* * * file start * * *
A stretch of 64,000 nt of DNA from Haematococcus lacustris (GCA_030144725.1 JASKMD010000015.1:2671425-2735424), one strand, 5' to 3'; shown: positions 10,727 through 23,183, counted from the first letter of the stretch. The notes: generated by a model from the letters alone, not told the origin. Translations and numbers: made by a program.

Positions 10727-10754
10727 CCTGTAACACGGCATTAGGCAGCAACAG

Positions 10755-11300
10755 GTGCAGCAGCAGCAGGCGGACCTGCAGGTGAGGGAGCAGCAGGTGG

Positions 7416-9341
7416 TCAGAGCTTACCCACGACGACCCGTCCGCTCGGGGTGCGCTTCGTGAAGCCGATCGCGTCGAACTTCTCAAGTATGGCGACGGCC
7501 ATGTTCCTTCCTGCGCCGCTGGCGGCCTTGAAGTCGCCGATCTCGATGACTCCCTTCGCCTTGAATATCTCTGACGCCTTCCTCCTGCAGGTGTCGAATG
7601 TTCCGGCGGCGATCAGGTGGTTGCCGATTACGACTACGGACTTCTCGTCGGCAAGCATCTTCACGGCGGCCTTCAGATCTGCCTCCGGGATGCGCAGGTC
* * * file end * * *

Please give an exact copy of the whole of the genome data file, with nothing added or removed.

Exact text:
A stretch of 64,000 nt of DNA from Haematococcus lacustris (GCA_030144725.1 JASKMD010000015.1:2671425-2735424), one strand, 5' to 3'; shown: positions 10,727 through 23,183, counted from the first letter of the stretch. The notes: generated by a model from the letters alone, not told the origin. Translations and numbers: made by a program.

Positions 10727-10754
10727 CCTGTAACACGGCATTAGGCAGCAACAG

Positions 10755-11300
10755 GTGCAGCAGCAGCAGGCGGACCTGCAGGTGAGGGAGCAGCAGGTGG

Positions 7416-9341
7416 TCAGAGCTTACCCACGACGACCCGTCCGCTCGGGGTGCGCTTCGTGAAGCCGATCGCGTCGAACTTCTCAAGTATGGCGACGGCC
7501 ATGTTCCTTCCTGCGCCGCTGGCGGCCTTGAAGTCGCCGATCTCGATGACTCCCTTCGCCTTGAATATCTCTGACGCCTTCCTCCTGCAGGTGTCGAATG
7601 TTCCGGCGGCGATCAGGTGGTTGCCGATTACGACTACGGACTTCTCGTCGGCAAGCATCTTCACGGCGGCCTTCAGATCTGCCTCCGGGATGCGCAGGTC